Greek Meatloaf Sandwich

One of the things I miss the most about Chicago is the Greek family diner. It’s essentially your typical coffee shop kind of restaurant (think Denny’s or Shari’s) but owned by a Greek family so there’s plenty of Greek  foods on the menu. It’s not unusual to get a spanakopita (Americanized by calling just calling it spinach pie) and fries or a gyro platter (pronouncing it with a hard “j” sound like it is a spinning top, of course) at the same time someone else at your table is getting steak and eggs. It’s a phenomenon that I just haven’t seen replicated with such fervor anywhere else. Yes, including you Salt Lake with the run of Greek family owned fast food chains– just not the same as the sit down diner experience. Then again, I’m not sure why I’m describing this in such detail when anyone who hasn’t been to Chicago can get the basic idea by watching My Big Fat Greek Wedding.

What does this have to do with meatloaf you ask? Well if you’re ignorant like me who only learned this a couple of years ago while watching Alton Brown, gyros are essentially giant meat loaves: ground meat, spices, garlic, and onions are formed into a large loaf and roasted on a spit. The meat is thinly shaved off of the roast for your sandwich. I just thought it was thin slices of a lamb roast cooked on a griddle, perhaps because the gyros I grew up around were overcooked, practically crispy pieces of lamb meat. I don’t think I truly had a gyro until law school: there’s a fabulous Middle Eastern restaurant in the U District whose gyros I crave because the texture of the thin slices are so soft and tender, somehow holding together while driving it home that the slices are actually made up of tiny, juicy morsels of ground meat.

So one night, I tried to combine the best of two worlds, by making a gyro platter of my own, only hoping that my gyro would be more of the texture of the gyro I love from here in Seattle. What’s that pictured above you ask? Well, instead of making regular potato fries, I had a bunch of purple potatoes from the CSA that week so I tried making salt and vinegar potato chips out of them for my platter. These potato slices were thinly sliced (about 1/8 of an inch), tossed with some olive oil, salt and pepper then roasted at 400 degrees for about 20-30 minutes, flipping them over about halfway through cooking. They were finished with a liberal dousing of malt vinegar, more salt and red pepper flakes. (I say this here since these were not the star of this post.)

I thought that maybe I could recreate the gyro cooking process by forming a meatloaf out of ground lamb, cooking it in my oven then delicately shaving off slices, you know, since I don’t seem to have a giant rotisserie spit in my kitchen. Not a bad idea, but, well, let’s just say that I didn’t want an overly dry meat loaf, so when it looked like it was done cooking and had a nice caramelization on the outside, it was probably too moist. I just couldn’t shave off tender, thin slices– getting large crumbles instead. I got frustrated and ended up just cutting the loaf into slices, figuring I’d call this a Greek meatloaf sandwich and pretend I meant to do it that way. So uh, yeah– forget everything I just said.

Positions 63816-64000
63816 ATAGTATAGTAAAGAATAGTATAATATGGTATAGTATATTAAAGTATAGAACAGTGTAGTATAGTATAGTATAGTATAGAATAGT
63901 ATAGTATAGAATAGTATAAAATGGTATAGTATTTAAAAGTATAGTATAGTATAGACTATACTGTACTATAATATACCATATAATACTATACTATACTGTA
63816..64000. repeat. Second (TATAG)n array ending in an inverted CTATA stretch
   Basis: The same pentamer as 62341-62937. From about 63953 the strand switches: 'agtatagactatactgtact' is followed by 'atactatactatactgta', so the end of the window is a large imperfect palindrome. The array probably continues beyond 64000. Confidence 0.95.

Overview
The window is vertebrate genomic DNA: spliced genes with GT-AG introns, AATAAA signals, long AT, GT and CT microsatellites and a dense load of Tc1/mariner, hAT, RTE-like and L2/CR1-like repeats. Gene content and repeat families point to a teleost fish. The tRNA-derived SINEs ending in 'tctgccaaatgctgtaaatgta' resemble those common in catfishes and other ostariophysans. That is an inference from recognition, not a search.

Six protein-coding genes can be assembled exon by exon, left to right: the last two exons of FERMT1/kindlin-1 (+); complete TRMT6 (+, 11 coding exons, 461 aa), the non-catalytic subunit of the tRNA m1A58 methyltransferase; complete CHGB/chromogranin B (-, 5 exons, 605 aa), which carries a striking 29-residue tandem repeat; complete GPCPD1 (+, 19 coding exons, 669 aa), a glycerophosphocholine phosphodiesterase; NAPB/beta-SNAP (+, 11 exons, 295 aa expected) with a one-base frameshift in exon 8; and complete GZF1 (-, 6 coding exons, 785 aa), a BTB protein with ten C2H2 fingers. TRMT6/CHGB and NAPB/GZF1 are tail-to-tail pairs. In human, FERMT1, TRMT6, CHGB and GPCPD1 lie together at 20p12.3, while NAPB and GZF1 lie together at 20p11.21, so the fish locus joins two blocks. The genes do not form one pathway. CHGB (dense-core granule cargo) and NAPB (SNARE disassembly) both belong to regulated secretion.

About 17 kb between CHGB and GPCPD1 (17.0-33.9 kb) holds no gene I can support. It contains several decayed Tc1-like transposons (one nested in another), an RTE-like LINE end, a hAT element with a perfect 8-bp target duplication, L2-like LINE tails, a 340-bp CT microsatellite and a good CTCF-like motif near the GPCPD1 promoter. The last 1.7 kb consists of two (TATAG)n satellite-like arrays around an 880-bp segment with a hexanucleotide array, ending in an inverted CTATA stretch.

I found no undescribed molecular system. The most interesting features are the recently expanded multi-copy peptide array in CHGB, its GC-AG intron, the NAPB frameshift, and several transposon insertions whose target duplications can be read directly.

No matter what you call it, this was so delicious. The meat was tender and juicy, a little spicy from a dash of cinnamon and cumin, which contrasted beautifully with the creamy, cucumber cool tzatziki. It may not have worked as envisioned, but it still presented prettily, don’t you think?

  • 1 lb ground lamb
  • 1 small onion, chopped
  • 3 cloves garlic, minced, divided
  • 1 tbsp cumin
  • 1 tbsp Montreal steak seasoning
  • 1 tsp cinnamon
  • 2 tsp dried oregano
  • pitas
  • 1 cup baby spinach leaves
  • 1 cup Greek style yogurt
  • 1 tsp fresh mint, chiffonade
  • 1 tsp parsley, chopped
  • 1 small cucumber, peeled and diced
  • juice of half a lemon
  • salt and pepper

Preheat oven to 400 degrees. In a large bowl, combine the ground lamb, onion, 2 minced garlic cloves, cumin, cinnamon, oregano, and steak seasoning. Mix together using your hands until just combined. On a foil lined baking sheet, shape the meat mixture into a loaf shape, about 3 inches wide in diameter. Cook for about 30 to 40 minutes or until a meat thermometer registers about 325 degrees F. Remove and let sit before you slice.

While the lamb loaf is cooking, combine the yogurt, parsley, mint, cucumber, lemon juice, 1 minced garlic clove, and the salt and pepper in a small bowl. Season with salt and pepper to taste. You can also make a Greek salad by combining a couple of chopped and peeled cucumbers, a handful of halved cherry tomatoes, a handful of Kalamata olives, and a sliced small red onion with a dressing made up of lemon juice, olive oil, and lots of fresh mint and parsley. Don’t forget to fold in some crumbled Feta.

To assemble the sandwiches, cut the meatloaf into 1 inch thick slices. Put a little bit of tzatziki sauce at the bottom of a pita then add a couple of slices of meatloaf (or more if you like a big, Dagwood style sandwich, I suppose.) Top with more tzatziki and some spinach leaves. Serve with lots of napkins!

CSA Count: 3 (boost it up to 5 when you include the sides)

Cucumber, onion, garlic (purple potatoes, sungold cherry tomatoes)

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